Arizona women’s history was not as seamless as you’ve learned – join us today in learning that while Arizona was a leader in women’s suffrage, it was still a long fight for women and people of color, as well as Indigenous peoples across the state.


OPTION 1: Arizona was a western state that passed women’s suffrage before the 19th amendment was ratified. Read about the work done by Arizona women, for Arizona women.

OPTION 2: While Arizona led the country in voting equality for women, watch to see how the work was not done for folks of color.

OPTION 3: For many women in Arizona, the 19th amendment was only the beginning of a longer fight. Read how Indigenous peoples and folks of color still faced inequality for years to come.

Without a doubt, this week brought stories and experiences of EXCEPTIONAL women. YWCA is honored to lift their stories. And yet we wonder, what will it take for equal, powerful, unstoppable women and BIPOC* to be part of unquestioned societal norms as opposed to (more often than not) the “exceptions?”

We welcome your thoughts for discussion as we move toward Week 2: The Voting Experience.

*Black, Indigenous, and People of Color


Today is Indigenous Peoples’ Day. Indigenous Peoples’ Day is a holiday that celebrates and honors Native American peoples and commemorates their histories and cultures. In 2016, Phoenix joined cities and states across the country in establishing today as an annual day of commemoration. In recognition of our Native American friends, today we lift up learnings that highlight their historic and ongoing fight for voting equality.

Use this tool to see who were the original custodians of the land where you live and which Indigenous peoples were affected by colonization.

Today is also the beginning of our second week of the challenge – The Voting Experience. Over the next five days, we will explore voting rights for marginalized communities and how we can all work together to ensure that all who are able are encouraged and empowered to vote.


OPTION 1: While most recognized the 19th amendment as giving women the right to vote; the truth is it only gave some women the right to vote. Marginalized communities still had to wait years and sometimes decades to receive the same rights white women received in the 19th amendment.

OPTION 2: Watch how Native American people on the Navajo Nation are still fighting for voting equality today.

OPTION 3: Native American people have been in America since the start of time; their history will always precede the United States’.

This Land is a podcast series that follows the Supreme Court case Carpenter v. Murphy and whether a murder happened in Oklahoma or in Muscogee Nation. While jurisdiction starts the thinly veiled argument, the case turns into so much more. The series skims the surface on the many and vast injustices Indigenous peoples continue to face daily, and the problematic views society continues to use as reasonings to treat Tribes lesser than. Through this podcast, we are given a glimpse of many times where a court case being argued is less about the matter at hand and more about maintaining and protecting nontribal interests. If you only have time for one episode, listen to episode 3.

Women Suffragettes fought for nearly 100 years for the right to vote. However, for women of color, passage of the 19th amendment wasn’t the end of their fight, but the beginning. It wasn’t until the passage of the Voting Rights Act of 1965 that all women received the right to vote. Today we uplift the women behind the suffrage movement, some you may have heard of and likely many you haven’t. Their courage, tenacity, and persistence laid the groundwork for the voter engagement and enfranchisement activities that are happening even today.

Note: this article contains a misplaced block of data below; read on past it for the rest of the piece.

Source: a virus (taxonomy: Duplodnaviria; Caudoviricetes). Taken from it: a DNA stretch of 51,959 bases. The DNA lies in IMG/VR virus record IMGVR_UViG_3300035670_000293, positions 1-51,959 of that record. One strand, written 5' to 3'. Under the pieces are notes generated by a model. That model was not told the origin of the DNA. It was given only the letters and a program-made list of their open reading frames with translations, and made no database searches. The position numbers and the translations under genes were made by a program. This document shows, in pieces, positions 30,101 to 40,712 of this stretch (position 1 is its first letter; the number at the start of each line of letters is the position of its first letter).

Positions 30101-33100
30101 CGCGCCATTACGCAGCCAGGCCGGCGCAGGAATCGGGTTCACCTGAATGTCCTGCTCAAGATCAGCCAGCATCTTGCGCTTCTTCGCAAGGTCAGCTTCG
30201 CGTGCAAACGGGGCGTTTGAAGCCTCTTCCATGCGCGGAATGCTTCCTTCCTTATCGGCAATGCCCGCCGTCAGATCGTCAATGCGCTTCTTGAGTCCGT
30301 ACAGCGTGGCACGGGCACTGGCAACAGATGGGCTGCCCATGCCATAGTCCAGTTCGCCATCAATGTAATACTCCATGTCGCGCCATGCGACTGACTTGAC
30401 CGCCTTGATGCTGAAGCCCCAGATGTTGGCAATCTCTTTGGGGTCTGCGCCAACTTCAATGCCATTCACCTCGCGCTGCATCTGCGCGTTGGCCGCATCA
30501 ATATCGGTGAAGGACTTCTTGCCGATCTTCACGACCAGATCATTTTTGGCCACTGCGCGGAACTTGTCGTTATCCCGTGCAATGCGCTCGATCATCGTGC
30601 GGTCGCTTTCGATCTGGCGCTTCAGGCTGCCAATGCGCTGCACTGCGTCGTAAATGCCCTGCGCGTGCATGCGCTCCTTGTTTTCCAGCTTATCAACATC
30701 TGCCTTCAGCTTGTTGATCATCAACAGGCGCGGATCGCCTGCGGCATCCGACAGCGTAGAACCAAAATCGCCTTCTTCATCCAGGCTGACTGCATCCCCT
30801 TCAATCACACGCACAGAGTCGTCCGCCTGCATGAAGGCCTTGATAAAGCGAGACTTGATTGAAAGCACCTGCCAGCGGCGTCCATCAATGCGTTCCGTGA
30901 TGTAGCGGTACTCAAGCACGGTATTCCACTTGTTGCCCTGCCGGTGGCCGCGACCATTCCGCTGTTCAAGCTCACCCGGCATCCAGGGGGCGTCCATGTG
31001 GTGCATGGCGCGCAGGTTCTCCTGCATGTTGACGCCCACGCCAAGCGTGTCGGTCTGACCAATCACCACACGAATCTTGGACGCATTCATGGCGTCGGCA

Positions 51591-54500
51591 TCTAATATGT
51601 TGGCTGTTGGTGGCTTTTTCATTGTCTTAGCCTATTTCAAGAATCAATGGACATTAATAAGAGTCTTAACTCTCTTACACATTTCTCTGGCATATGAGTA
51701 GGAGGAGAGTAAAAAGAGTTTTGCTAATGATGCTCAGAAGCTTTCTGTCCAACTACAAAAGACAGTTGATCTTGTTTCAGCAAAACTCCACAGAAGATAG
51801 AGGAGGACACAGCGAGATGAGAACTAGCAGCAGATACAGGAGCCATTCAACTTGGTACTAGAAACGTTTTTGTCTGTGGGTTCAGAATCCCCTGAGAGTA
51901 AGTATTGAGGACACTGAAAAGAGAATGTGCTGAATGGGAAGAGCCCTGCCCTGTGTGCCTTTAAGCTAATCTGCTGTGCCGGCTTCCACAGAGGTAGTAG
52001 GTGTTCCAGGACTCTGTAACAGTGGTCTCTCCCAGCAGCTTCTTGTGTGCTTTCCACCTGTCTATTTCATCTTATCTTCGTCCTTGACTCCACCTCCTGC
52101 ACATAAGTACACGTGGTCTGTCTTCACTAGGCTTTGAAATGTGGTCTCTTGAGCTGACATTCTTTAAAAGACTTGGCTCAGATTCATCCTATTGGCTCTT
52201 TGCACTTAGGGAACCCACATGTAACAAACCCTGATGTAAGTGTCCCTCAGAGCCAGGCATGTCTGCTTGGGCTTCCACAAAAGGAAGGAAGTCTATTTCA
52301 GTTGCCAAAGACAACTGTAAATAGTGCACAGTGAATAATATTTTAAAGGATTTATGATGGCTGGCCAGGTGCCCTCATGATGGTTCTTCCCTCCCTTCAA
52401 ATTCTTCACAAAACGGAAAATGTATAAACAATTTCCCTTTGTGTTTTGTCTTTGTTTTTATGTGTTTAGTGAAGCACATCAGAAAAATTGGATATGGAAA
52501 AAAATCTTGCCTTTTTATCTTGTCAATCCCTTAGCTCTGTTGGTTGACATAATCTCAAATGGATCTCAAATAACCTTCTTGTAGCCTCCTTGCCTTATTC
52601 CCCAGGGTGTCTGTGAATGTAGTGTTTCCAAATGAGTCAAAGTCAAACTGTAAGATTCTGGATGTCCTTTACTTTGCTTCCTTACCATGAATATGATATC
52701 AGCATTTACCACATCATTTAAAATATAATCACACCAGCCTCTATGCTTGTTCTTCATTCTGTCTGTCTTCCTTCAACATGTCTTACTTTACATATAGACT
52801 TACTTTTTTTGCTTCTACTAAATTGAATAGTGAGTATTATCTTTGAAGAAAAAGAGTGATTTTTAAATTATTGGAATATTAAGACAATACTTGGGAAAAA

OPTION 1: Review a history of women’s suffrage movement through the portraits and images of the women involved – movement leaders across races, ages, and fields.

OPTION 2: From the Declaration of the Rights of Women adoption at Seneca Falls to the passage of the 19th amendment, listen to this podcast which examines the 19th century of the women’s rights movement.

OPTION 3: Read about some lesser known stories of Women’s Fight for the Right to Vote Bonus: Read how Black suffragists were left out of the women’s rights movement.

It wasn’t until 1990 that the American’s With Disabilities Act was signed into law. Disability activists across the country fought for equal treatment and accommodations for folks with disabilities – especially at the polling place. Learn how their efforts shaped history and how to help someone you know vote!


OPTION 1: In 1990, disability rights activists planned The Capitol Crawl and led to the passage of Americans With Disabilities Act – watch their work here.

OPTION 2: Learn about your rights and your loved one’s rights when it comes to voting with disabilities.

OPTION 3: Watch why it is important to vote for individuals with a disability. 

At YWCA Metropolitan Phoenix, our community partners are so important to us. Aligned by our joint missions to empower women, we’re excited to work with All In Together for our voter engagement activities in Arizona.

All In Together encourages, equips, educates, and empowers voting-age women to participate fully in America’s civic and political life. Today, they help us with creating a voting plan, especially for folks who may need some extra assistance.


OPTION 1: Read here about the power of local-level politics.

OPTION 2: Learn how to find your power and use your vote.

OPTION 3: Arizona is one of six states represented by 2 women, click here to see the gender gaps in representation.
BONUS: Arizona’s Address Confidentiality Program to protect survivors of domestic violence, sexual assault, and stalking also applies for registering to vote. Learn More Here.


Join us for YWomen Vote: A Virtual Conversation on the Impact of your Vote in Arizona to transform and inform your voting experience in November. As our nation grapples with the COVID-19 pandemic and its economic impacts on women, raising our voices is even more important.